JOHN Brierley was a textile man all his life.
The 74-year-old mill owner employed many thousands of people at the Huddersfield mill started by his grandfather.
But he was also an innovator, always keen to develop new ideas and equipment which could help progress.
Mr Brierley was born in Huddersfield and educated at Woodhall and later Charterhouse.
He studied textile engineering at the University of Manchester Institute of Science and Technology and did his National Service in the REME section, achieving the rank of captain.
In 1954 he started working full time at the family business, John L Brierley at Turnbridge, which spun, doubled and processed cotton-type yarns, mainly for weaving.
His father died in 1971 after a very long illness, so by the early 60s Mr Brierley was running the company.
At this time the company invested in the latest technology, German machinery.
Because of the cost it was vital that it operated for as long as possible. This led to 24-hour and ultimately seven-day working, which required monitoring equipment.
Mr Brierley gave a specification for equipment to be made and it enabled the firm to determine how much work was being produced and, crucially, how much bonus should be paid.
He also bought an engineering company in Littleborough, near Rochdale, in 1973 and in 1976 he expanded Brierley's pipecleaner business by buying a Wallasey company, Hewitt and Booth.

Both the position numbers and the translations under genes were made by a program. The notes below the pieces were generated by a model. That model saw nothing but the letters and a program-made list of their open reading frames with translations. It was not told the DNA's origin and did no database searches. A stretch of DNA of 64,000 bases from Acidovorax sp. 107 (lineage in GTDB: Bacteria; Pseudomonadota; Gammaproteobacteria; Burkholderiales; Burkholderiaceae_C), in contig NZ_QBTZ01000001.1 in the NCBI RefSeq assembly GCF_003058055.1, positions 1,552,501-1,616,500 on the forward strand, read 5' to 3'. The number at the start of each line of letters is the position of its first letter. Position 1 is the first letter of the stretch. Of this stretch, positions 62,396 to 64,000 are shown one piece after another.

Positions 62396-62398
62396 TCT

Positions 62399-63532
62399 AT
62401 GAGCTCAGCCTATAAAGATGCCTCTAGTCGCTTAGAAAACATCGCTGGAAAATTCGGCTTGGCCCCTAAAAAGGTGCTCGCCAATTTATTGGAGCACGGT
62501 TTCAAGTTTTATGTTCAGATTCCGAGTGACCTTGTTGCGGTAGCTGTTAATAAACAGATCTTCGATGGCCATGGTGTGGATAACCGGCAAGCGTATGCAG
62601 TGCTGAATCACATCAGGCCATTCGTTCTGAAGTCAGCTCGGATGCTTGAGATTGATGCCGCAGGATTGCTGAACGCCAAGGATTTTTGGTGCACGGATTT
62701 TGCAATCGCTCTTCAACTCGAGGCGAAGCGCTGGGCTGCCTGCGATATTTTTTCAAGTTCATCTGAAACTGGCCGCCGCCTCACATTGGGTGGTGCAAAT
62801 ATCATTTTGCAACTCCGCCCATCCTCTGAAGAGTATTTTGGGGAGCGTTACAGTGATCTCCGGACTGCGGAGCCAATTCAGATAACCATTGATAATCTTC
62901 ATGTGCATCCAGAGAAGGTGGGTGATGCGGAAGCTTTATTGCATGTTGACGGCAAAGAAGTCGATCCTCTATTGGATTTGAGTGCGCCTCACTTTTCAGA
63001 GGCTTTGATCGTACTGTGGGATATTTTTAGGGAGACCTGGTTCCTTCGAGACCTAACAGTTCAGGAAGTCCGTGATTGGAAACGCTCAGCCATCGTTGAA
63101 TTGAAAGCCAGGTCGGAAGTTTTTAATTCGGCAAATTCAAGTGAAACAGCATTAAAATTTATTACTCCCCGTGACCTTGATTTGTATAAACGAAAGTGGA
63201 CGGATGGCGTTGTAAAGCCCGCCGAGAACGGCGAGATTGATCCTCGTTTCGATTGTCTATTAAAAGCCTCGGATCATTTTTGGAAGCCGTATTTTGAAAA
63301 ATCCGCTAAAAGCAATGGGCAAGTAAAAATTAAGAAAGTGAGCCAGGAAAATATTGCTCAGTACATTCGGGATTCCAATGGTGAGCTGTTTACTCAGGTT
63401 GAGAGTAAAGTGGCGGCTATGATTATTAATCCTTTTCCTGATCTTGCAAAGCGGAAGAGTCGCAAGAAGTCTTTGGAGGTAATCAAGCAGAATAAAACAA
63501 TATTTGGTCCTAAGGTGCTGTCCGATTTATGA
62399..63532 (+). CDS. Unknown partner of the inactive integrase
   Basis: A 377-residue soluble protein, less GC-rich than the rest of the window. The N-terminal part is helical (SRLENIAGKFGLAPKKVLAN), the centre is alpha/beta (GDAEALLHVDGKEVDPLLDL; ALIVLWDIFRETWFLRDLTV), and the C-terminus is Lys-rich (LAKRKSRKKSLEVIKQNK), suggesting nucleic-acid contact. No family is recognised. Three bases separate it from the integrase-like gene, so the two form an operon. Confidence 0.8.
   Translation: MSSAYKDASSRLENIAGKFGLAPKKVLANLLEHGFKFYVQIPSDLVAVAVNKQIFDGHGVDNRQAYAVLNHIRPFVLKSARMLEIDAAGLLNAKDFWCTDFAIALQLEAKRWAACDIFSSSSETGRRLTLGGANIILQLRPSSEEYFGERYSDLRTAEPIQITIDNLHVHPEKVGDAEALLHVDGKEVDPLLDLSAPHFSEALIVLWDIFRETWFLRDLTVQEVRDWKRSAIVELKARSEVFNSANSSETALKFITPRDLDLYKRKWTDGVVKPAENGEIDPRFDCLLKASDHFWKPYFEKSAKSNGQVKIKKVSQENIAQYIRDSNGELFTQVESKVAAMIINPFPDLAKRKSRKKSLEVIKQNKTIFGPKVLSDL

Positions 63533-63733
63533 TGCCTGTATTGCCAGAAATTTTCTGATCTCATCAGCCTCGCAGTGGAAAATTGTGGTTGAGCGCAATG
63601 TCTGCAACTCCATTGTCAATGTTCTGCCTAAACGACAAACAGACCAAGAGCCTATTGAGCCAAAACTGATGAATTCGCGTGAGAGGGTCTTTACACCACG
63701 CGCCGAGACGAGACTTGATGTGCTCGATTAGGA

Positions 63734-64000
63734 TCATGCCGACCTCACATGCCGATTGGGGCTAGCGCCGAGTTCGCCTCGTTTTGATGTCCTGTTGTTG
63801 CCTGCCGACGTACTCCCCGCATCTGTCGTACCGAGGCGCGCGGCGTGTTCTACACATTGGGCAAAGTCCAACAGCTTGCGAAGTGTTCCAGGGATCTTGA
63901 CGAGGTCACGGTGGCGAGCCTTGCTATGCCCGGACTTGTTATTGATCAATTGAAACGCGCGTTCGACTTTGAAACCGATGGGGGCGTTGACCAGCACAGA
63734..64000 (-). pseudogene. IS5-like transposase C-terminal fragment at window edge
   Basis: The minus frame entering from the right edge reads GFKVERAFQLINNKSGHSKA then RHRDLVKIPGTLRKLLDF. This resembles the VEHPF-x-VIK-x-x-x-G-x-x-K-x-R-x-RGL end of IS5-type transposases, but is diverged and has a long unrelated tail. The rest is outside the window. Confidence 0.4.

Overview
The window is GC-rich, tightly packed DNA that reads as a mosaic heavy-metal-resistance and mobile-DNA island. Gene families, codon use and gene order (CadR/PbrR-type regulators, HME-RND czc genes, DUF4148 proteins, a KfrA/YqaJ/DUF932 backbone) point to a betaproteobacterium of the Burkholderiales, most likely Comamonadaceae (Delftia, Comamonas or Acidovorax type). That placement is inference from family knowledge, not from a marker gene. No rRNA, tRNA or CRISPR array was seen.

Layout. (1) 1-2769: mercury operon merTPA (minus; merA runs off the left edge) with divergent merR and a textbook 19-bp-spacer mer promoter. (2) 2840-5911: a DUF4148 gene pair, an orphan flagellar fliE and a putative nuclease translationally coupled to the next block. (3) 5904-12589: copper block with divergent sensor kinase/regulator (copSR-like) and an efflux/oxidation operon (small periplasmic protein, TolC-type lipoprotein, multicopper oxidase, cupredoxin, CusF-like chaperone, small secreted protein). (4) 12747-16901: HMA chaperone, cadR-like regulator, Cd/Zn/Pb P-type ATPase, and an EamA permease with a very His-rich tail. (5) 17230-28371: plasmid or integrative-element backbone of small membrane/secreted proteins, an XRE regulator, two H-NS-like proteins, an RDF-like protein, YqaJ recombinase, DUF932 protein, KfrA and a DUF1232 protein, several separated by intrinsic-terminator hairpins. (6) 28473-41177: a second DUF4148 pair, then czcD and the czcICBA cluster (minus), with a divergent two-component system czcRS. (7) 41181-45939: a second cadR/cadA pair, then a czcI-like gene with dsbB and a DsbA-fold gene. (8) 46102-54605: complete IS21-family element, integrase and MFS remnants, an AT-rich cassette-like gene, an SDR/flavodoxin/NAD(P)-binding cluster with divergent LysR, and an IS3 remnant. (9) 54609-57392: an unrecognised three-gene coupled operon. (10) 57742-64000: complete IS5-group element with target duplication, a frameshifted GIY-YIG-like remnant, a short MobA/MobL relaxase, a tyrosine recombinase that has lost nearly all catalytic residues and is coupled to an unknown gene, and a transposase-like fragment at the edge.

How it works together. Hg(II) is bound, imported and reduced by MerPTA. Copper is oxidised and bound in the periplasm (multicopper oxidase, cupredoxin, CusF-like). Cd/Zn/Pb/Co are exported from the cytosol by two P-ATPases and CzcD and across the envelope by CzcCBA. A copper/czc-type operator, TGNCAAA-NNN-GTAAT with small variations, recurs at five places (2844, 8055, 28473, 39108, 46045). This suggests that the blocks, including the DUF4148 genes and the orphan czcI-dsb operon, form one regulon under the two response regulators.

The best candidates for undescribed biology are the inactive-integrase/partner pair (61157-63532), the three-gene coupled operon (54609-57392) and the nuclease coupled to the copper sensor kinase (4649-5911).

During the 80s and 90s the company continued to increase productivity through continued investment in new machinery and a flat management structure.
Mr Brierley, of Lepton, was also an early user of Total Quality, which later became BS and ISO standards. He tailored his own systems for the company.
He was highly respected by all who worked for and with him and he always led by example.
He stopped being managing director in 1994 and passed the enterprise on to his eldest and youngest sons, Ian and Graham, who are the fourth generation to work there.
He still went into work for as long as he was able to, but over time reduced his days and hours. He stayed chairman until December 20 last year.
During his younger days he was an active member of the Huddersfield Motor Club, when again he used his inventive skills.
At the time the objective of rally driving was to maintain a certain average speed around the course.
So Mr Brierley and a friend developed a device to monitor how far away from the average speed the car was being driven, with parts from RAF equipment used in bombing calculations.
It was at the motor club that he met his wife, Sarah, and they married in 1965.
For 40 years his main focus was the business.
But he also supported many charities in a quiet way, the main one being the Central Lads Club, of which he was treasurer for over 30 years.
After semi-retiring he and his wife travelled more and had a new house built, with Mr Brierley involved in its technical details.
He was an active member of Lepton Community Link and a `reading friend' at Lepton Junior School. He could also be seen daily helping to keep the village litter free.
He leaves his widow, Sarah, three sons, Ian, Mark and Graham, and four grandchildren, the last one being born the day before he died.
There will be a service of thanksgiving at 5.30pm on Friday, March 24, at St John's Church, Lepton.